Opinion: Commercialism’s Grip On The Holidays


Bella Thi, Reporter

The holidays are here, and with them come the onslaught of commercials and sales that consume these months until the start of early spring. 

We know and love the holiday season—from the cold weather to the feeling of an ending year. However, it’s the time when companies start up their holiday commercials and deals, turning the season into an infomercial where we all feel the pressure to get the “perfect” thing for people we don’t see often. 

When did this start? 

Truly no one knows when it started, however some sources say the first commercials for the Halloween season started in the early 20th century. 

In the early 1920s, advertisements for hundreds of products began to appear in newspapers and on billboards. By the 1950’s, they plagued the radio and TV airwaves, and have moved to computers and cell phones in the present day. With every website click, before each YouTube video, especially during the holiday season, they’re expected during this time in America.

In a way, this set a precedent for how American companies utilize TV and other forms of media to advertise, and how the unending sponsors seem to flood everything from the shows we watch to the holidays we celebrate.  

When the unbearable and dull heat from the summer fades, it’s like an alarm bell for companies to start pushing out fall deals, clothes, drinks, and other things that are available all year round. What’s the difference? Coffee at a higher price, because it’s pumpkin-spice flavored, sweaters priced a few dollars higher because of the color. That’s only October.  


As soon as October ends and November begins, people say it’s the start of the winter season—mostly known as the Christmas season—when mint flavored foods line the shelves and Mariah Carey is playing practically 24/7 in retail stores.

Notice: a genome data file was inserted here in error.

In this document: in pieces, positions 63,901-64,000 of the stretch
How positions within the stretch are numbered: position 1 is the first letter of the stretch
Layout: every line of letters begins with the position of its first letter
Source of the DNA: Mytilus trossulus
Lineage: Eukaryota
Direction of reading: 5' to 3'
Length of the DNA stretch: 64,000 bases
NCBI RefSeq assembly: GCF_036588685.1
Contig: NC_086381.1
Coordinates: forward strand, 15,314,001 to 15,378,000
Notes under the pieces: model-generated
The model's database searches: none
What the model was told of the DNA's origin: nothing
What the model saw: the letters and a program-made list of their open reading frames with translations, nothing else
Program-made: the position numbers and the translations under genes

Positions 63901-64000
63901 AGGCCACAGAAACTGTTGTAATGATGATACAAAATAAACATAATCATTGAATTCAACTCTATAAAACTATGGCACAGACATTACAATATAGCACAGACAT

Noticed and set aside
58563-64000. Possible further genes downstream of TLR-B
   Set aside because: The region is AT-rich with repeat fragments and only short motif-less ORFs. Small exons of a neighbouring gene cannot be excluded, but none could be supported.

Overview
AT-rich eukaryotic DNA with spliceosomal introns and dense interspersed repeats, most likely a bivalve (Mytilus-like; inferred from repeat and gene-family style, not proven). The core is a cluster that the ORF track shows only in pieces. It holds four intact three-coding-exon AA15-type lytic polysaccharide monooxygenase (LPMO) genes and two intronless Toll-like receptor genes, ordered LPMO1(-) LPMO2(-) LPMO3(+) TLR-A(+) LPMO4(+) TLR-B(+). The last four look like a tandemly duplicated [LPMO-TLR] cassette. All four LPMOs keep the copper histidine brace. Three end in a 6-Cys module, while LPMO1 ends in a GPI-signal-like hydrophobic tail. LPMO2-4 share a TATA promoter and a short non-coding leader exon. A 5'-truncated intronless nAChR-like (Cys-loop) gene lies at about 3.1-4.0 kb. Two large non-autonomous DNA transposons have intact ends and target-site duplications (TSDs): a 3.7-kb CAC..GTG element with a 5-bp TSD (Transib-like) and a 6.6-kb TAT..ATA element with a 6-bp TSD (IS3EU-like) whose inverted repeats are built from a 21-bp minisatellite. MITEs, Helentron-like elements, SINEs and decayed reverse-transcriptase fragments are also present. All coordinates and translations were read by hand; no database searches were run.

Why do these things come out quicker and quicker? From the start of August, to wondering what you’ll be for Halloween, to the first day of November when people are anticipating the holiday drinks from Starbucks? Because, money, money, money. 

American society is built on money—built on getting more and more until it’s too much to handle. Consumerism was built on this factor, which never ends. 

Large companies underproduce products—things people both need and want—and sell them at high prices. And when they finally do lower the costs, everyone engulfs them like vultures to the dead. They mass produce unnecessary, small, pointless products and sell them at low enough prices that everyone will have them. And when the next big mass produced fad hits, everything they made before ends up in landfills. 

This is what consumerism does—it makes people money hungry. Commercialism may not seem like a big deal, but it is. It’s right under our noses, and growing. The increase of holiday deals simply shows the need for better things and the need for more. All of it comes faster and faster.

Is this a good thing? Yes, and no. 

People genuinely enjoy the holiday season, the drinks, and the weather, and they thrive during this time. They take comfort in the season, reminiscing on old memories and enjoying time with their families. 

Other people, however, don’t enjoy this time. The stress of shopping, the songs on a loop to the point of great annoyance, seeing people they would rather stay away from—this is not what they want shoved down their throats. 

The rush of commercials, deals, and everything else is constantly happening in America; it was practically built on it. Some reap the rewards while others avoid them like the plague, they’re inescapable nowadays, from podcasts to TV. They’ll continue to go on, and that’s that. 

Is that bad though? Depends on the point of view, and who you talk to. The large spread of commercialism is good for businesses, showing people that these products or services are important and needed. On the other hand, some businesses are using this to push unneeded products, some faulty, and others so expensive it doesn’t make sense to buy them. One would think that bad, no? It’s good, to an extent. 

What one must do is take it with a grain of salt, the high rise for things both needed and unneeded is everywhere—especially in America.